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AHRQ News and Numbers
Release date: February 15, 2006
Medical spending to treat hyperlipidemia, a group of conditions that includes high cholesterol and other lipid disorders, increased 350 percent from $4 billion in 1996 to a total of $18 billion in 2003, according to the Department of Health and Human Services' Agency for Healthcare Research and Quality (AHRQ).
Estimates from AHRQ's Medical Expenditure Panel Survey (MEPS) also show that:
- The number of Americans who were reported to have expenditures to treat hyperlipidemia nearly tripled—from 7.3 million in 1996 to 21.6 million in 2003.
- Private health insurers, government programs like Medicare and Medicaid, and patients paid for the health services used to treat hyperlipidemia, primarily prescribed medications and visits to doctors' offices and outpatient clinics.
- Statins, one class of prescribed medications used to treat hyperlipidemia, accounted for about 90 percent of the drug expenditures to treat this condition in 2003.
- From 1996 to 2003, the proportion of the Medicare population who used at least one statin during the year increased over 250 percent from 8.3 percent to 29.7 percent.
- By 2003, the two top-selling drugs in the United States (ranked by expenditures) were statins. Total expenditures for Lipitor® (Atorvastatin), the top-selling drug, were $7.8 billion, while expenditures for ZOCOR® (Simvastatin) totaled $5.5 billion.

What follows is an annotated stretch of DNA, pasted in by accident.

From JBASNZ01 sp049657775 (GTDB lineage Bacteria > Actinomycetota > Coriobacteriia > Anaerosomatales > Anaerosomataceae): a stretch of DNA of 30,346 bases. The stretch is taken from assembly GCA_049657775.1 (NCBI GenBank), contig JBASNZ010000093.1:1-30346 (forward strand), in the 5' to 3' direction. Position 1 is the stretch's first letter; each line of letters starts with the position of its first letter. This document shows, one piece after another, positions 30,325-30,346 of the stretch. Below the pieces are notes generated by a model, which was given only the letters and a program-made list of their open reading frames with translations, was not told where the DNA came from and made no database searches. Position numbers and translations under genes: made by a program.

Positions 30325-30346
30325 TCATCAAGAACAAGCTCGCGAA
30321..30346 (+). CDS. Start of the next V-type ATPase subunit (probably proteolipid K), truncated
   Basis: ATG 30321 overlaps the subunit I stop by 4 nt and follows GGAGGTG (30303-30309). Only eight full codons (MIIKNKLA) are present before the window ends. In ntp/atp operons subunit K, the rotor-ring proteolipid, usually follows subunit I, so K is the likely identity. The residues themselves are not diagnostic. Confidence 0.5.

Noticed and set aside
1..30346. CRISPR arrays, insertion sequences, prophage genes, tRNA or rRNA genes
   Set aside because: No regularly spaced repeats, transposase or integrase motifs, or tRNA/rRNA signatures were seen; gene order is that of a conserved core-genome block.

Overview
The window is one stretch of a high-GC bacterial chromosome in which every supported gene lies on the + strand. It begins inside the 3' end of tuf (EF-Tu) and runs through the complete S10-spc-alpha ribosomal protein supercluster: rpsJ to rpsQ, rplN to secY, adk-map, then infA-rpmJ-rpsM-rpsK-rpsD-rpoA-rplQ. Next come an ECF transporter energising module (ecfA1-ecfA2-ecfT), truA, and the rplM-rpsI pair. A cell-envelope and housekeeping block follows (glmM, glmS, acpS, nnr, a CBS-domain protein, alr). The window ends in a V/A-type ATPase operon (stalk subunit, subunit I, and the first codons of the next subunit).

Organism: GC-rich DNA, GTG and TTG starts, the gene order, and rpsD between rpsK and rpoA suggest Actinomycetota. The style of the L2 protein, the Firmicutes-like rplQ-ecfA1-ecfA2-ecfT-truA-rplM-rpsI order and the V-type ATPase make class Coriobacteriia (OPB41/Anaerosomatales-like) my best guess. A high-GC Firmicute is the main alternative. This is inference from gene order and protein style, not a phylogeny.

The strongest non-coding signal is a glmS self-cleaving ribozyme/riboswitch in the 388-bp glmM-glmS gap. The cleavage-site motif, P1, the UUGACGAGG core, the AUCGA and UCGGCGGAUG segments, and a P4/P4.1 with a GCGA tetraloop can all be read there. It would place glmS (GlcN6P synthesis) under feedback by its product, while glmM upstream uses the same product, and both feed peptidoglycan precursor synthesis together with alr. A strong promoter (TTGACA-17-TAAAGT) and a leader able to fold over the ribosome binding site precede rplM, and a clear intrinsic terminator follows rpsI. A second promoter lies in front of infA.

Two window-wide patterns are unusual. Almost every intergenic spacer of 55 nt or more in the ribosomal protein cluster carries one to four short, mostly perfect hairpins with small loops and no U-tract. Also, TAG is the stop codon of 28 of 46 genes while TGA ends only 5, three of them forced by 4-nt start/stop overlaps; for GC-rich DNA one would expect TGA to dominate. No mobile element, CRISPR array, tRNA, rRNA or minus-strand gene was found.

- AHRQ data also indicate that, in terms of health care expenditures, heart disease and trauma were the most costly medical conditions in 2003.
MEPS collects information each year from a nationally representative sample of U.S. households about health care use, expenses, access, health status and quality. MEPS is a unique government survey because of the degree of detail in its data, as well as its ability to link data on health services spending and health insurance to demographic, employment, economic, health status, and other characteristics of individuals and families.
This AHRQ News and Numbers is based on statistics found online in the MEPS Compendia of Tables. To access these data go to http://www.meps.ahrq.gov/mepsweb/data_stats/quick_tables.jsp.
For more information, or to speak with an AHRQ expert regarding MEPS data,
please contact Marion Torchia at Marion.Torchia@ahrq.hhs.gov or at (301) 427-1399.